Sector regulation

There is regulatory clarification that specific sector regulation as regards market access, certification, standards, and so on also applies to platforms if the tasks they facilitate compare to activities in the traditional economy. Accordingly, platforms and their workers are subject to the same requirements as actors in the traditional economy and cannot outcompete them based on lower costs due to avoiding certain investments.

This clear sectoral attribution also allows trade unions or other representative organisations to give platform workers a collective voice and negotiate working conditions. This particularly benefits platform-determined workers in countries where their employment status has been established as employees.

Information obligations regarding tax and social insurance

The EU builds a framework to clarify platforms’ obligations to report information on workers’ earnings, for tax and social protection purposes. Implementation is left to the discretion of Member States: they decide which platforms should declare, the type of information required and the mechanisms for declaration. Most likely, this leads to a diversity of approaches across Member States.

From the perspective of platforms, this is an incentive to be active in those Member States in which requirements are less burdensome. From a state and societal perspective, stricter information obligations can contribute to reducing undeclared work and limiting state income loss due to the evasion of taxes and social insurance contributions.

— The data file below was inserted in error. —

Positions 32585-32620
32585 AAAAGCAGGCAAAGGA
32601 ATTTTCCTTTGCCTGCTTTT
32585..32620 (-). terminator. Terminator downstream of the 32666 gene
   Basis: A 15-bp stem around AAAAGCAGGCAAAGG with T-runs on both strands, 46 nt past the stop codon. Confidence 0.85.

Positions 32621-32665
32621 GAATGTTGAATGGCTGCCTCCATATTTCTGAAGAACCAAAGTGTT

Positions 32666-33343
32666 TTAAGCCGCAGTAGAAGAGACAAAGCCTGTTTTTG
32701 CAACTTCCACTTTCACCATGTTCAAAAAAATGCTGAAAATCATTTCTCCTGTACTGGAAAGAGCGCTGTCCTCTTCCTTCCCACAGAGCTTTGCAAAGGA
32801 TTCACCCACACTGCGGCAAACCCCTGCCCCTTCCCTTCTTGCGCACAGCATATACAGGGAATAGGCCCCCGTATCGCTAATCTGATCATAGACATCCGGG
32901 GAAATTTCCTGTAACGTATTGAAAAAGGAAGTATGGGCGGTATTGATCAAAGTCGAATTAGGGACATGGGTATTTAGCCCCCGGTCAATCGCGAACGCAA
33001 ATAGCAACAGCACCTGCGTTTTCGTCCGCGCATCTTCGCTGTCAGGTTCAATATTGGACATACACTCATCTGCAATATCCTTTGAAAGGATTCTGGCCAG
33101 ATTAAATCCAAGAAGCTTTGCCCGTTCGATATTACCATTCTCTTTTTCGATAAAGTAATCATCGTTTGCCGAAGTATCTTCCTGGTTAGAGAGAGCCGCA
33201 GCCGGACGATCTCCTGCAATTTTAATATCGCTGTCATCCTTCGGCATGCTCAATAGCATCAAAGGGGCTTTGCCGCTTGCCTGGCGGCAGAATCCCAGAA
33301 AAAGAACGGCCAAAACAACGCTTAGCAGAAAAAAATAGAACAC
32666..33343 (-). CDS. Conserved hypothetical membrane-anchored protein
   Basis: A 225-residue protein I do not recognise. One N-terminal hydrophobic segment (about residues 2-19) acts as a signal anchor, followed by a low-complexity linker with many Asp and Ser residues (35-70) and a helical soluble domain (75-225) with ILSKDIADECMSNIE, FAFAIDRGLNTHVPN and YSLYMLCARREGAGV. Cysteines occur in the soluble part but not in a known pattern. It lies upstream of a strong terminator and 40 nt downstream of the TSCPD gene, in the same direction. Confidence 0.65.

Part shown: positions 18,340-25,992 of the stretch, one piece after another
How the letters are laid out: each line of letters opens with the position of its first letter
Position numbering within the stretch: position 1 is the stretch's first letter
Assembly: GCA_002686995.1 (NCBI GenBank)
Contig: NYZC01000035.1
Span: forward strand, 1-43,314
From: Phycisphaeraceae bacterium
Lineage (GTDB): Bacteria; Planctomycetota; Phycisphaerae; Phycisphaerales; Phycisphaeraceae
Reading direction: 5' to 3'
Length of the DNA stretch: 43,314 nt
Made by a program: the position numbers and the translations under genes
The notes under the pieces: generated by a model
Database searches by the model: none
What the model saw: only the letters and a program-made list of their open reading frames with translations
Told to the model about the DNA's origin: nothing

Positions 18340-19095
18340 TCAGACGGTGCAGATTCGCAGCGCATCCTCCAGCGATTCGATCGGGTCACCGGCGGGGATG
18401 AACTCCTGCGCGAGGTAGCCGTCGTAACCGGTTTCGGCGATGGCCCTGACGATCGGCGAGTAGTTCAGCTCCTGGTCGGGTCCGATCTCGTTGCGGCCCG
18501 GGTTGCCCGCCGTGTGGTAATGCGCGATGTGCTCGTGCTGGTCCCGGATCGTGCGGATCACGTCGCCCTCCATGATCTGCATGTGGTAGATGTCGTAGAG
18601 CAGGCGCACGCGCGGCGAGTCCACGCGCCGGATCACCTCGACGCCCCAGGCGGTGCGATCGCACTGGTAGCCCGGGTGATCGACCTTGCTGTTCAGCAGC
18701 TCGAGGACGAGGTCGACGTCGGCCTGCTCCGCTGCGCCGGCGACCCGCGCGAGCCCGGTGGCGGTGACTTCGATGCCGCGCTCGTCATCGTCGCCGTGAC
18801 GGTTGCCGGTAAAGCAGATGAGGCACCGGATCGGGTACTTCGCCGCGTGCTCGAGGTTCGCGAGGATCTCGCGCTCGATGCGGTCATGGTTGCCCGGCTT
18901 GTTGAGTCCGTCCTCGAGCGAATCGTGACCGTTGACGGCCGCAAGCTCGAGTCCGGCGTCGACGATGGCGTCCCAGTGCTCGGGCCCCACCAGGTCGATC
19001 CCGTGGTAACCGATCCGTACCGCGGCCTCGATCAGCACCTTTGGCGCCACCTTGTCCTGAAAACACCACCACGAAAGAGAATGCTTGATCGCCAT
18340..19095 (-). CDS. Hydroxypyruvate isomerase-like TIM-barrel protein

Platform ownership and governance

The increasing demand for platform-mediated services attracts new actors to enter the platform economy. They look for innovative business models to attract workers, as demand for labour is high and supply is decreasing. This fosters the growth of new platform business models that are oriented towards creating stakeholder value rather than shareholder value.

Governments could provide services of public interest through such platform models, thereby creating employment as well as improving service provision, for example, in the areas of transport or care. This would be particularly useful in rural areas.

Platforms run as worker cooperatives are flourishing for worker-initiated platform work, so that workers can reap the benefits (for example, by investing the platform’s gains in joint training or marketing activities) rather than financing profit-oriented investors. Furthermore, this ‘networked self-employment’ might further foster entrepreneurial quality and cooperation due to enhanced exchange.

The remaining profit-oriented platforms improve their employment and working conditions to retain their workforce. This benefits platform-determined workers particularly, who tend to depend more on platforms than the worker-initiated workers.

Platform business model

Encouraged by these developments, the platform economy expands further, and online labour platforms will diversify their fields of activity. Platform-determined tasks expand beyond food delivery to the delivery of goods, including parcel and mail delivery; worker-initiated tasks are offered for additional types of household services, including care and personal services.

Consumers become more familiar with services mediated through platforms, resulting in increased acceptance and higher competition with similar services in the traditional economy.

Workers find more tasks on offer through platforms, hence increasing the potential to earn income through platform work; at the same time, jobs in the traditional economy might decrease due to the competition from platforms.